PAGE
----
Under the Housing (Wales) Act 2014, all landlords in Wales must be registered.
In addition, if the landlord wants to carry out property management activities, the landlord must be licensed. Alternatively, as long as the landlord is registered, the landlord may employ a licensed agent to carry out property management activities (our highlights):
The landlord of a dwelling subject to a domestic tenancy must not do any of the things described in subsection (2) in respect of the dwelling unless—
(a)the landlord is licensed to do so under this Part for the area in which the dwelling is located,
Property management activities are (our highlights):
- collecting rent;
- being the principal point of contact for the tenant in relation to matters arising under the tenancy;
- making arrangements with a person to carry out repairs or maintenance;
- making arrangements with a tenant or occupier of the dwelling to secure access to the dwelling for any purpose;
- checking the contents or condition of the dwelling, or arranging for them to be checked;
- serving notice to terminate a tenancy.
Section 44 restricts serving a section 21 notice where the landlord is not registered or licensed:
(1) A section 21 notice may not be given in relation to a dwelling subject to a domestic tenancy which is an assured shorthold tenancy if—
(a) the landlord is not registered in respect of the dwelling, or
(b) the landlord is not licensed under this Part for the area in which the dwelling is located and the landlord has not appointed a person who is licensed under this Part to carry out all property management work in respect of the dwelling on the landlord’s behalf.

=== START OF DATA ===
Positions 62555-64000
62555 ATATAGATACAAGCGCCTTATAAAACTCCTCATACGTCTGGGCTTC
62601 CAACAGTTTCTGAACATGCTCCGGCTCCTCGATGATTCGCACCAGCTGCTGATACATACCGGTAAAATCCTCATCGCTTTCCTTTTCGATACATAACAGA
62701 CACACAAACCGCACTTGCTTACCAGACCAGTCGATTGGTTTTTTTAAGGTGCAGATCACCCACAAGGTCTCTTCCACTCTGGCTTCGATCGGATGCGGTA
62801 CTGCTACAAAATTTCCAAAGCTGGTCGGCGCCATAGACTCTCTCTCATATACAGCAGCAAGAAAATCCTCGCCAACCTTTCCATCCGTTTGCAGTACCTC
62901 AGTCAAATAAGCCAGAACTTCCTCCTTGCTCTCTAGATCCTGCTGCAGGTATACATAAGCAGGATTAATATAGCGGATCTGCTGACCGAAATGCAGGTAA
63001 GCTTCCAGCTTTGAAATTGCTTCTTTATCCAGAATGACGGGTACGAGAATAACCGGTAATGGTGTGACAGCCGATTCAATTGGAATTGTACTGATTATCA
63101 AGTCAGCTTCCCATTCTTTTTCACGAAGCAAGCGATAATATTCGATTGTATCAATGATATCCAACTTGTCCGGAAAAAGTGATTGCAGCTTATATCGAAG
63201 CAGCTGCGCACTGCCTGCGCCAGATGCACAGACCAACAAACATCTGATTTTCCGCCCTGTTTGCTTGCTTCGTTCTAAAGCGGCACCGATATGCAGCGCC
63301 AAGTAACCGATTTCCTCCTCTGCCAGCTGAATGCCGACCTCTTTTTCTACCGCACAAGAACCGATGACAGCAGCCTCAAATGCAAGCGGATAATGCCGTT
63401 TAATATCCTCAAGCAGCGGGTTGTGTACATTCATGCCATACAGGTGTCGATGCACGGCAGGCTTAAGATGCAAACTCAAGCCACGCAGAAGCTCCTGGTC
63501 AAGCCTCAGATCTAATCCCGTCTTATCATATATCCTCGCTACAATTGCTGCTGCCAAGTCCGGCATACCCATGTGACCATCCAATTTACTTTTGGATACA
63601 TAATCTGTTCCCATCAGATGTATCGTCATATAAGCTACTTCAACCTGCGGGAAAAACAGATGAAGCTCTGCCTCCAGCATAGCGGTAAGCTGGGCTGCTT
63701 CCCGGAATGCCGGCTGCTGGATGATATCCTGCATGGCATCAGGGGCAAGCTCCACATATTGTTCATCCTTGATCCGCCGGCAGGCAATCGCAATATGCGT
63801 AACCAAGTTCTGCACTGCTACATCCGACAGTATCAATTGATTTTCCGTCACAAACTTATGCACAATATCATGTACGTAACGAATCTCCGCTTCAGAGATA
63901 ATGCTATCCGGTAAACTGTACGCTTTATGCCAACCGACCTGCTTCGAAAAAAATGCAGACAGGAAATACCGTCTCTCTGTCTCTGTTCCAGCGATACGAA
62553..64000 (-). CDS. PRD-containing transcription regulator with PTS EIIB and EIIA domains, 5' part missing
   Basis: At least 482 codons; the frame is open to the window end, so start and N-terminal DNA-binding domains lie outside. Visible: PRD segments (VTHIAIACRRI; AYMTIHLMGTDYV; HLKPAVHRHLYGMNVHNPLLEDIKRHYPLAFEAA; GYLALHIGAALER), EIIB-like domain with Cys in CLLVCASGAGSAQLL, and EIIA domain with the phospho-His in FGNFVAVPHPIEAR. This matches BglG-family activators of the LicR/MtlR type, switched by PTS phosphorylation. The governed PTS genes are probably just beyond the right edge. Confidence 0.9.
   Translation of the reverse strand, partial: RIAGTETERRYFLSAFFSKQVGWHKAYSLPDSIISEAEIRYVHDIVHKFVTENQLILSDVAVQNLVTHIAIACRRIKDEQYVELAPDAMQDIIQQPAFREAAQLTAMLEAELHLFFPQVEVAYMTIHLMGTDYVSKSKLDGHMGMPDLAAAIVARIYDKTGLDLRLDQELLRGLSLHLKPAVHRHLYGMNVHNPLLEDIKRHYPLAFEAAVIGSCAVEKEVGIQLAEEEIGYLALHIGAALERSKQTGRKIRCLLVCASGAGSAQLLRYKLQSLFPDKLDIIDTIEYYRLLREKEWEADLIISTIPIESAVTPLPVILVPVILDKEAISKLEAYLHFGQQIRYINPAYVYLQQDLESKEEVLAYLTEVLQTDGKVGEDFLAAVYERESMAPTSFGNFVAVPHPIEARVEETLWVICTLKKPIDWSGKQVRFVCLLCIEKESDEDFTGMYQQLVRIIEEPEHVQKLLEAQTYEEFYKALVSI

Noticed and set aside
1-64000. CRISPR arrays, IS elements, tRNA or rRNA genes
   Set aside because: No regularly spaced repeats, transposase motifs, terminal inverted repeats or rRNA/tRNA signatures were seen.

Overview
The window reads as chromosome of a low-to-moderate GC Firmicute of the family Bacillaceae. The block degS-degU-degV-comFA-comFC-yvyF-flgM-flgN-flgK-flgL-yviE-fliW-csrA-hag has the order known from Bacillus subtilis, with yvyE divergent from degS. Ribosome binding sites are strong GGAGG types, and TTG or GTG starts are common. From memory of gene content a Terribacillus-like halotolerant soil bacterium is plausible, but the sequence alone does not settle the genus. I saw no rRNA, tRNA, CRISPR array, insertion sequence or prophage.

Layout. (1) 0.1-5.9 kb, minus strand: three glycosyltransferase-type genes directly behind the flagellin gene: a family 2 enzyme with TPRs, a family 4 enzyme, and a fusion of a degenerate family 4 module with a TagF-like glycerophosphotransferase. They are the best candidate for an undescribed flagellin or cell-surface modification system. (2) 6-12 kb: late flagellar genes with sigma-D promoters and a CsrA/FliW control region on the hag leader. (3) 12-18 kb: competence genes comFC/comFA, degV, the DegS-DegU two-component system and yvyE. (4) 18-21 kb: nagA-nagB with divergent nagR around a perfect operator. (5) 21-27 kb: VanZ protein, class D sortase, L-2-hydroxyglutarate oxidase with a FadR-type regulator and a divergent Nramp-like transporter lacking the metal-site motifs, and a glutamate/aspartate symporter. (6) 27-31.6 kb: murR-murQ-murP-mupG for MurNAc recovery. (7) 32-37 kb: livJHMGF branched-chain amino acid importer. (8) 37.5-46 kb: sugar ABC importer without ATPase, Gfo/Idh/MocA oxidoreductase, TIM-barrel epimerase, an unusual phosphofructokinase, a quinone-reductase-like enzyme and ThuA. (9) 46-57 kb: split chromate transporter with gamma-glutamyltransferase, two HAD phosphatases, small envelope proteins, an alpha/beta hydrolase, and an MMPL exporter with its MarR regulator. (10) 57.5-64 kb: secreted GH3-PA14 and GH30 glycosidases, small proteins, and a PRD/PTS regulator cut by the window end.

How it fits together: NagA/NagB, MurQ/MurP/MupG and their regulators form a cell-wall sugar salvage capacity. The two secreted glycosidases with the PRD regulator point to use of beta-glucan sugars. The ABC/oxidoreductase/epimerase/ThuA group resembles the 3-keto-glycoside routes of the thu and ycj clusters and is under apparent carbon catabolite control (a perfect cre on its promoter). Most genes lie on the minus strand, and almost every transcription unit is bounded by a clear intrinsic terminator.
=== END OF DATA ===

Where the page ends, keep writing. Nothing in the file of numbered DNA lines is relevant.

It’s clear therefore that where a landlord is not registered or licensed, no section 21 notice can be served in respect of the tenancy.
But, what is the position in respect of a section 8 notice being served by an unlicensed landlord? There’s no provision like the one above specifically for section 8 notices.
This was the question in Jarvis v Evans & Anor  EWCA Civ 854 (07 July 2020).
A six month assured shorthold tenancy was granted by the landlord to the tenant from 1 December 2015. Upon expiry of the term, the tenancy became periodic.
In October 2018, the landlord, Mr Jarvis, served a section 8 notice under grounds 8, 10 and 11 on the tenants, Mr and Mrs Evans. By the time of the first hearing for possession in December, it was alleged by the landlord that arrears had accrued to £8,000 representing 4 months unpaid rent.
At the first hearing, possession was ordered but Mr and Mrs Evans then appealed asserting that the landlord was not registered nor licensed with Rent Smart Wales at the time the section 8 notice was served and as such the notice was ineffective.
At the first appeal, the possession order was quashed and it was held that the section 8 notice was ineffective because it was not allowed to be served under section 7 Housing (Wales) Act 2014 due to being prohibited under property management activities by an unlicensed landlord.